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Glioblastoma is highly heterogeneous in microstructure and vasculature, creating various tumor microenvironments among patients, which may lead to different phenotypes. The purpose was to interrogate the interdependence of microstructure and vasculature using perfusion and diffusion imaging and to investigate the utility of this approach in tumor invasiveness assessment. A total of 115 primary glioblastoma patients were prospectively recruited for preoperative magnetic resonance imaging (MRI) and surgery. Apparent diffusion coefficient (ADC) was calculated from diffusion imaging, and relative cerebral blood volume (rCBV) was calculated from perfusion imaging. The empirical copula transform was applied to ADC and rCBV voxels in the contrast-enhancing tumor region to obtain their joint distribution, which was discretized to extract second-order features for an unsupervised hierarchical clustering. The lactate levels of patient subgroups, measured by MR spectroscopy, were compared. Survivals were analyzed using Kaplan-Meier and multivariate Cox regression analyses. The results showed that three patient subgroups were identified by the unsupervised clustering. These subtypes showed no significant differences in clinical characteristics but were significantly different in lactate level and patient survivals. Specifically, the subtype demonstrating high interdependence of ADC and rCBV displayed a higher lactate level than the other two subtypes (P = .016 and P = .044, respectively). Both subtypes of low and high interdependence showed worse progression-free survival than the intermediate (P = .046 and P = .009 respectively). Our results suggest that the interdependence between perfusion and diffusion imaging may be useful in stratifying patients and evaluating tumor invasiveness, providing overall measure of tumor microenvironment using multiparametric MRI.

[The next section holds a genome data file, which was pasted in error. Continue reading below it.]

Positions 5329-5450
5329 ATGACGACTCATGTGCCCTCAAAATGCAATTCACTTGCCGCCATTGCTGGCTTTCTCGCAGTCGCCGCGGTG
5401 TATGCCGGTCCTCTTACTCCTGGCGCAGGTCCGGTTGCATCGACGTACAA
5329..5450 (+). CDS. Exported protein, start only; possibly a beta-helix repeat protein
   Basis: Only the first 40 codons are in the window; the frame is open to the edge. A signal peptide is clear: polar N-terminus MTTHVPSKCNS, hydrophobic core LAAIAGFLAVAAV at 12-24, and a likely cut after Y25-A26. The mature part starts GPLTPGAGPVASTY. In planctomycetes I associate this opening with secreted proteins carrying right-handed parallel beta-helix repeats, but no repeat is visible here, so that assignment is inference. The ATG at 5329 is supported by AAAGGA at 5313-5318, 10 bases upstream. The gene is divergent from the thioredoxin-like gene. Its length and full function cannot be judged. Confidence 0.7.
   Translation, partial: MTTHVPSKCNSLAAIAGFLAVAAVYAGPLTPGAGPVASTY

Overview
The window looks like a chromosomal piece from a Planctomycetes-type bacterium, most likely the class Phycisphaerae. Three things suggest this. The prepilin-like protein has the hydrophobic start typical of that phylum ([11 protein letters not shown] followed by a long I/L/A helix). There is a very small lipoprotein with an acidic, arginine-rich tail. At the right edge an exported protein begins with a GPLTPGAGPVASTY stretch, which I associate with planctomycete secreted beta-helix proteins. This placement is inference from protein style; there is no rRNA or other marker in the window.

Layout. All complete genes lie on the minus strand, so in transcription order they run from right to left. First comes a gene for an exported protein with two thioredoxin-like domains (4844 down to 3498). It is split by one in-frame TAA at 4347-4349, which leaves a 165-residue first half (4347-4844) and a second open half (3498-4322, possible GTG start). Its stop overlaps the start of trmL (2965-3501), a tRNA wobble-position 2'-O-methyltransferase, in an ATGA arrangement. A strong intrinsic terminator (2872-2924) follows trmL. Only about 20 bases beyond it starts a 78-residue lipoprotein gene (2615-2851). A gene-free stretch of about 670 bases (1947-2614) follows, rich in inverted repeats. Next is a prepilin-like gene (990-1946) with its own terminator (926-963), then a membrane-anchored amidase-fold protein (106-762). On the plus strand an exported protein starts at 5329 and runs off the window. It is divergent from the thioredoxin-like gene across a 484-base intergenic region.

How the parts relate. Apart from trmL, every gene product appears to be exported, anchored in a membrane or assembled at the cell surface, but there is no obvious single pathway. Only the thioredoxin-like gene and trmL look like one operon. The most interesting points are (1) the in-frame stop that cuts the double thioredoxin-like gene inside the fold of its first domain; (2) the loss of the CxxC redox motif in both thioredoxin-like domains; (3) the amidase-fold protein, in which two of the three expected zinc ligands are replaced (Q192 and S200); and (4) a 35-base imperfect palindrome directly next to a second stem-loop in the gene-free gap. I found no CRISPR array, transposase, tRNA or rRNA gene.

This article was published in the following journal.
Name: Neoplasia (New York, N.Y.)
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